LONG-TERM OUTCOME OF CARDIAC-SURGERY IN PATIENTS WITH MITRAL-STENOSISAND SEVERE PULMONARY-HYPERTENSION

Citation
Jj. Vincens et al., LONG-TERM OUTCOME OF CARDIAC-SURGERY IN PATIENTS WITH MITRAL-STENOSISAND SEVERE PULMONARY-HYPERTENSION, Circulation, 92(9), 1995, pp. 137-142
Citations number
23
Language
INGLESE
art.tipo
Article
Categorie Soggetti
Cardiac & Cardiovascular System",Hematology
Journal title
ISSN journal
0009-7322
Volume
92
Issue
9
Year of publication
1995
Supplement
S
Pages
137 - 142
Database
ISI
SICI code
0009-7322(1995)92:9<137:LOOCIP>2.0.ZU;2-N
Abstract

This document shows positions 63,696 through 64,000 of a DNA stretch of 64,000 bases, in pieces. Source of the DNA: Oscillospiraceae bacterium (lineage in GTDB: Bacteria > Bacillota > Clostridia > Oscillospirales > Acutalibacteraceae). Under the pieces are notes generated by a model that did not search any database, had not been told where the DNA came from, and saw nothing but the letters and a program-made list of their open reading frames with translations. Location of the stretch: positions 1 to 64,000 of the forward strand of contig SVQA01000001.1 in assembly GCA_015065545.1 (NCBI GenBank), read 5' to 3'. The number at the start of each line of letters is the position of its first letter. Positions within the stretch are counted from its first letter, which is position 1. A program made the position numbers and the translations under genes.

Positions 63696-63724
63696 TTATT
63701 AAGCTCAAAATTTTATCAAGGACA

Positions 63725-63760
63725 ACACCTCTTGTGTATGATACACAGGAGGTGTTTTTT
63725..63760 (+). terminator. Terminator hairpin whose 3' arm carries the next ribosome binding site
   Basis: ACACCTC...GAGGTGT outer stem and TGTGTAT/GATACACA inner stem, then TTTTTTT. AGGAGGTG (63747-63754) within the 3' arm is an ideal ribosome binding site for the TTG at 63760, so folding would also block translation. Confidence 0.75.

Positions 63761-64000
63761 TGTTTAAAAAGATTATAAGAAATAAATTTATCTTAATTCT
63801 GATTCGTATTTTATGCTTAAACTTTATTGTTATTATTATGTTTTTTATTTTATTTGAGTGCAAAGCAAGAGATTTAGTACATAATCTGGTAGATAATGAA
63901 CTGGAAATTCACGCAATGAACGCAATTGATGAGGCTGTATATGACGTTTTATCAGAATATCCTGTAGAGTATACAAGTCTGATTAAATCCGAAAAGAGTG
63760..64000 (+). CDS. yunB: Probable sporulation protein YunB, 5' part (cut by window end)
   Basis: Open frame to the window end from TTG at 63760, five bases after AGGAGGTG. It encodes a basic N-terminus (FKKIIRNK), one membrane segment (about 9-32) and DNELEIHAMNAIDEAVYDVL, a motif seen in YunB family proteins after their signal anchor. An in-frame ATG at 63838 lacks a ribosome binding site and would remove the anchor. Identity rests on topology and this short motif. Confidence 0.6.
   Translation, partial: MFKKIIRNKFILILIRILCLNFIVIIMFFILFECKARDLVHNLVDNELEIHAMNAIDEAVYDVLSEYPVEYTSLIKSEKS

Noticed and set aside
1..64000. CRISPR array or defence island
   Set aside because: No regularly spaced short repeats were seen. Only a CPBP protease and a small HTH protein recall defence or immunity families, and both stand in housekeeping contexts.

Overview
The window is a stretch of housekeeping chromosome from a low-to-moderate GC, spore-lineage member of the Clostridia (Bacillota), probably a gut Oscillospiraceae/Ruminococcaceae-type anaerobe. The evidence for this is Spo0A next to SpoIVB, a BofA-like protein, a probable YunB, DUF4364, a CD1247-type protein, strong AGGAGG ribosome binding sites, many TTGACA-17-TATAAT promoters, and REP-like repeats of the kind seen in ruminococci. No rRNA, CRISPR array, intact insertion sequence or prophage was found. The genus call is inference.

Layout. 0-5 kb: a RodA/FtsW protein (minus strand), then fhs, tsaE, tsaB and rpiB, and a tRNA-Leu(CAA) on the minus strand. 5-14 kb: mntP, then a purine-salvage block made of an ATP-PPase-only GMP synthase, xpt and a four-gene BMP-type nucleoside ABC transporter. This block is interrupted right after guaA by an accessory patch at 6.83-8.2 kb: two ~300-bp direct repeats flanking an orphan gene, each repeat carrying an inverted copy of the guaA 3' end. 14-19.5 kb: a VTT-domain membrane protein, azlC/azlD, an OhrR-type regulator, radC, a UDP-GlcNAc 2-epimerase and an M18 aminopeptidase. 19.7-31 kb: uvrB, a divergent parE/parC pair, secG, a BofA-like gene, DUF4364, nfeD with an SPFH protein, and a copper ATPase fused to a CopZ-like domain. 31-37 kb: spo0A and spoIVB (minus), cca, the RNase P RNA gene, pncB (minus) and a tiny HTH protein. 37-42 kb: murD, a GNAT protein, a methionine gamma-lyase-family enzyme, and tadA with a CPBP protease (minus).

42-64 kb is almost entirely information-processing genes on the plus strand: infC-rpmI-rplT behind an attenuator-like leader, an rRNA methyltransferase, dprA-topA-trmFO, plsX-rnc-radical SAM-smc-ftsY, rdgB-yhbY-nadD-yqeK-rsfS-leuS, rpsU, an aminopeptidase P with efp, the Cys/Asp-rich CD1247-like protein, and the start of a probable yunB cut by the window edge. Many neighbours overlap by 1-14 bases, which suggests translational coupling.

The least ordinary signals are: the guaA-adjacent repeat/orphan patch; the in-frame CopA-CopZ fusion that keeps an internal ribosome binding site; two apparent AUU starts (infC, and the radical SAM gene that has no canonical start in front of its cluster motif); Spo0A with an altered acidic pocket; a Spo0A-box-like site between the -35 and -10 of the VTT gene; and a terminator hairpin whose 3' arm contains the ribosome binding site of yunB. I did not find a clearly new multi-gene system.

Background Pulmonary hypertension increases perioperative risk in pati ents having mitral valve replacement, but most studies have included p atients with mixed mitral valve disease and have not examined long-ter m outcome. Methods and Results We retrospectively examined the results and predictors of outcome of cardiac surgery in 43 patients (age, 6213 years [mean+/-SD]; 81% women) with a primary diagnosis of mitral st enosis and severe pulmonary hypertension (pulmonary artery systolic pr essure greater than or equal to 60 mm Hg or mean pressure greater than or equal to 50 mm Hg). Patients with more than mild mitral regurgitat ion were excluded. Thirty-eight patients (88%) were in NYHA functional class III or IV, and Il patients (26%) had an acute presentation requ iring urgent surgery. Preoperative hemodynamics demonstrated a mean mi tral valve area of 0.7+/-0.3 cm(2), mean pulmonary artery pressure of 50+/-9 mmHg, and pulmonary artery systolic pressure of 81+/-18 mm Hg. Other characteristics included right ventricular failure (18 patients) , coronary artery disease (16 patients), and critical aortic stenosis (11 patients). Forty patients underwent mitral valve replacement with St Jude prostheses; 3 had open commissurotomy. Additional surgical pro cedures included aortic valve replacement (42%), coronary artery bypas s graft surgery (26%), and tricuspid valvuloplasty (16%). There were 5 perioperative deaths (11.6%), and 7 other patients (16%) had major co mplications, including reoperation for hemorrhage, stroke, respiratory failure, myocardial infarction, or a >30-day hospitalization. Univari ate analysis of demographic, hemodynamic, and operative characteristic s identified the following predictors of perioperative death (P<.05): acute presentation, clinical evidence of right ventricular failure, im paired left ventricular ejection fraction, and increased left ventricu lar diastolic pressure. Predictors of complications (P<.05) were acute presentation, ECG evidence of right ventricular hypertrophy, and elev ated right ventricular systolic pressure. Multivariate analysis showed only acute presentation and right ventricular hypertrophy as predicto rs of perioperative death or major complications, respectively. Five- and 10-year actuarial survivals were 80% and 64%, respectively. The on ly predictor of long-term mortality was advanced age. Functional NYHA status was improved by one grade or more in 76% of survivors. Conclusi ons Patients referred to a tertiary care hospital in the United States with mitral stenosis and severe pulmonary hypertension often have oth er associated cardiac diseases and comorbid conditions. Cardiac surger y can be successfully performed with an acceptable mortality, and risk factors for poor perioperative outcome can be identified by preoperat ive clinical characteristics. Younger patients have the best long-term survival, and most Survivors experienced long-term improvement in fun ctional status.